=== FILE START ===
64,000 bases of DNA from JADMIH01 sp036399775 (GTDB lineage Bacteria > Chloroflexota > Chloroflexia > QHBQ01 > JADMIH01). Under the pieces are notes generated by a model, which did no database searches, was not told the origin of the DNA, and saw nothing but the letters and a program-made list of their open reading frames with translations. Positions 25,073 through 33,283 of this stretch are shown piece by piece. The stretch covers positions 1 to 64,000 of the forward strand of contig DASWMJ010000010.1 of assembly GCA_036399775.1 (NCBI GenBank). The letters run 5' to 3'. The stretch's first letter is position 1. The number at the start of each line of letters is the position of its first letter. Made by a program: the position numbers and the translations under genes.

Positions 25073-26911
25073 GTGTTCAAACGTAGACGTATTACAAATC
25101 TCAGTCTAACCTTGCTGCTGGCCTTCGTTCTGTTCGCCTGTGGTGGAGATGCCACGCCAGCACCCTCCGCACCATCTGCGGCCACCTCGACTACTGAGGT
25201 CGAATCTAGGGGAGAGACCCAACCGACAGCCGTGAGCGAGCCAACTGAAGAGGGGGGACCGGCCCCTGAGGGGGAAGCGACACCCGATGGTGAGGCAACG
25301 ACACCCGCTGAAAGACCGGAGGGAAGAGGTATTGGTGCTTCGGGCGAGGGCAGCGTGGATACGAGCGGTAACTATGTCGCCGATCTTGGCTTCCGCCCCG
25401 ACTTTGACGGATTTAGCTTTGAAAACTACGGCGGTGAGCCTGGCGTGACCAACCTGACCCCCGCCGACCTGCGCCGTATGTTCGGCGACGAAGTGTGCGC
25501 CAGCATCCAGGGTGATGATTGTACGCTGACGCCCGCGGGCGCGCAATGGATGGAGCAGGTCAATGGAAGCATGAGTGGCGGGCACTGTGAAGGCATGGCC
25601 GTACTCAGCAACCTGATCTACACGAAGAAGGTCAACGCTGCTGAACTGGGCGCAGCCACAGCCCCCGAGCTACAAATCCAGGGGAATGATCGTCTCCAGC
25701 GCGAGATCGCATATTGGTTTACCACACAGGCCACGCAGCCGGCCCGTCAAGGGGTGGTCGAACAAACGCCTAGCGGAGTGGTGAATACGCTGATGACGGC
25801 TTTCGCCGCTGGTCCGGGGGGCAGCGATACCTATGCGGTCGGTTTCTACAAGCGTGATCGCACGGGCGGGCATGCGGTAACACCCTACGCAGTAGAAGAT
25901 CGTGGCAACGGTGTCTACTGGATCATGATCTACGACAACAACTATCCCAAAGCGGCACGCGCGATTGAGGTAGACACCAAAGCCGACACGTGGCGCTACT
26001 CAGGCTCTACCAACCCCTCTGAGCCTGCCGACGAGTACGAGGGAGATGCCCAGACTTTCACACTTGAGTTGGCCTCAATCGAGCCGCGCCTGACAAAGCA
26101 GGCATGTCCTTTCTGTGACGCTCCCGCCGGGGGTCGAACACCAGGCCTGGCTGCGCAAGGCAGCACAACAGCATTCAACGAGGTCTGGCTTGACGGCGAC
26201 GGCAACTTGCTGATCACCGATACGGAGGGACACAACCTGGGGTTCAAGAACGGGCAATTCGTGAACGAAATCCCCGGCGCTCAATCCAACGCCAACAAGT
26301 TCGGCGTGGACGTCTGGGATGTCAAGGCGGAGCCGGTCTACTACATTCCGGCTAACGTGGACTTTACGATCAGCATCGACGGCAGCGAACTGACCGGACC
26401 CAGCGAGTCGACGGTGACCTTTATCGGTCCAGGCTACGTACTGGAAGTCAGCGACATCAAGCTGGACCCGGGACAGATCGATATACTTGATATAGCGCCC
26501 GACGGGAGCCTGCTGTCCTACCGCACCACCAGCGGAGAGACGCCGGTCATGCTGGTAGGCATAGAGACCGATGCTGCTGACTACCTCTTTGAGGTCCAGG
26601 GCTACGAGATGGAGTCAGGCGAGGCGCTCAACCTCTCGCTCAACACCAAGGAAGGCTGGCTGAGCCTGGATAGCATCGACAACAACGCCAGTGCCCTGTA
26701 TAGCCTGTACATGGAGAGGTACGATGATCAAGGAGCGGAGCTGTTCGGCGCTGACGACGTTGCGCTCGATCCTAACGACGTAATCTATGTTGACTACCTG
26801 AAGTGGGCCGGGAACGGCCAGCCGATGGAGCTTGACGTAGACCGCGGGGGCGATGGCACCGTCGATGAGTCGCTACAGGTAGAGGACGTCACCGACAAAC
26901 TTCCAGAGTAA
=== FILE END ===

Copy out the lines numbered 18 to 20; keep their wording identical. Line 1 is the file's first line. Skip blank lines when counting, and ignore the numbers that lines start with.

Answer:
26501 GACGGGAGCCTGCTGTCCTACCGCACCACCAGCGGAGAGACGCCGGTCATGCTGGTAGGCATAGAGACCGATGCTGCTGACTACCTCTTTGAGGTCCAGG
26601 GCTACGAGATGGAGTCAGGCGAGGCGCTCAACCTCTCGCTCAACACCAAGGAAGGCTGGCTGAGCCTGGATAGCATCGACAACAACGCCAGTGCCCTGTA
26701 TAGCCTGTACATGGAGAGGTACGATGATCAAGGAGCGGAGCTGTTCGGCGCTGACGACGTTGCGCTCGATCCTAACGACGTAATCTATGTTGACTACCTG